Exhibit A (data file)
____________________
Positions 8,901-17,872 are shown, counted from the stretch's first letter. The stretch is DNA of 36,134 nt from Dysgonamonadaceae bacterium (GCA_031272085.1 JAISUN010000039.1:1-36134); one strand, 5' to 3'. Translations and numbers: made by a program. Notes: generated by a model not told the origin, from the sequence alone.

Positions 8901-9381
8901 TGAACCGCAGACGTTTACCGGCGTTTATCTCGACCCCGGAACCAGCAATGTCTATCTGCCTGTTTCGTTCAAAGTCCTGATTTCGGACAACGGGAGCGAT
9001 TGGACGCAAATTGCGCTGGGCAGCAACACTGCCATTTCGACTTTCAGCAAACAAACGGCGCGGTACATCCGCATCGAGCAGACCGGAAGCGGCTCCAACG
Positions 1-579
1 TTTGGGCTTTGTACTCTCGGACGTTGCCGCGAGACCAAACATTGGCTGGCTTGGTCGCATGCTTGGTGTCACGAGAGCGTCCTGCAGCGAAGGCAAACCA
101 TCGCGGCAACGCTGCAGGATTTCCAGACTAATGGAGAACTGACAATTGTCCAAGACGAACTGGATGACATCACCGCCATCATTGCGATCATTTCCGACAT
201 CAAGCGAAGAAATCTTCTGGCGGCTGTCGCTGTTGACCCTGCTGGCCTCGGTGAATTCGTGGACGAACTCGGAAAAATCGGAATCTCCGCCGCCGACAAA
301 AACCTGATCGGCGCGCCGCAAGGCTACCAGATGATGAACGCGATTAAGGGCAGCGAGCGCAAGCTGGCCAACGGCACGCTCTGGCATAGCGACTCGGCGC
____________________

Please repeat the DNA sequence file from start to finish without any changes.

Positions 8,901-17,872 are shown, counted from the stretch's first letter. The stretch is DNA of 36,134 nt from Dysgonamonadaceae bacterium (GCA_031272085.1 JAISUN010000039.1:1-36134); one strand, 5' to 3'. Translations and numbers: made by a program. Notes: generated by a model not told the origin, from the sequence alone.

Positions 8901-9381
8901 TGAACCGCAGACGTTTACCGGCGTTTATCTCGACCCCGGAACCAGCAATGTCTATCTGCCTGTTTCGTTCAAAGTCCTGATTTCGGACAACGGGAGCGAT
9001 TGGACGCAAATTGCGCTGGGCAGCAACACTGCCATTTCGACTTTCAGCAAACAAACGGCGCGGTACATCCGCATCGAGCAGACCGGAAGCGGCTCCAACG
Positions 1-579
1 TTTGGGCTTTGTACTCTCGGACGTTGCCGCGAGACCAAACATTGGCTGGCTTGGTCGCATGCTTGGTGTCACGAGAGCGTCCTGCAGCGAAGGCAAACCA
101 TCGCGGCAACGCTGCAGGATTTCCAGACTAATGGAGAACTGACAATTGTCCAAGACGAACTGGATGACATCACCGCCATCATTGCGATCATTTCCGACAT
201 CAAGCGAAGAAATCTTCTGGCGGCTGTCGCTGTTGACCCTGCTGGCCTCGGTGAATTCGTGGACGAACTCGGAAAAATCGGAATCTCCGCCGCCGACAAA
301 AACCTGATCGGCGCGCCGCAAGGCTACCAGATGATGAACGCGATTAAGGGCAGCGAGCGCAAGCTGGCCAACGGCACGCTCTGGCATAGCGACTCGGCGC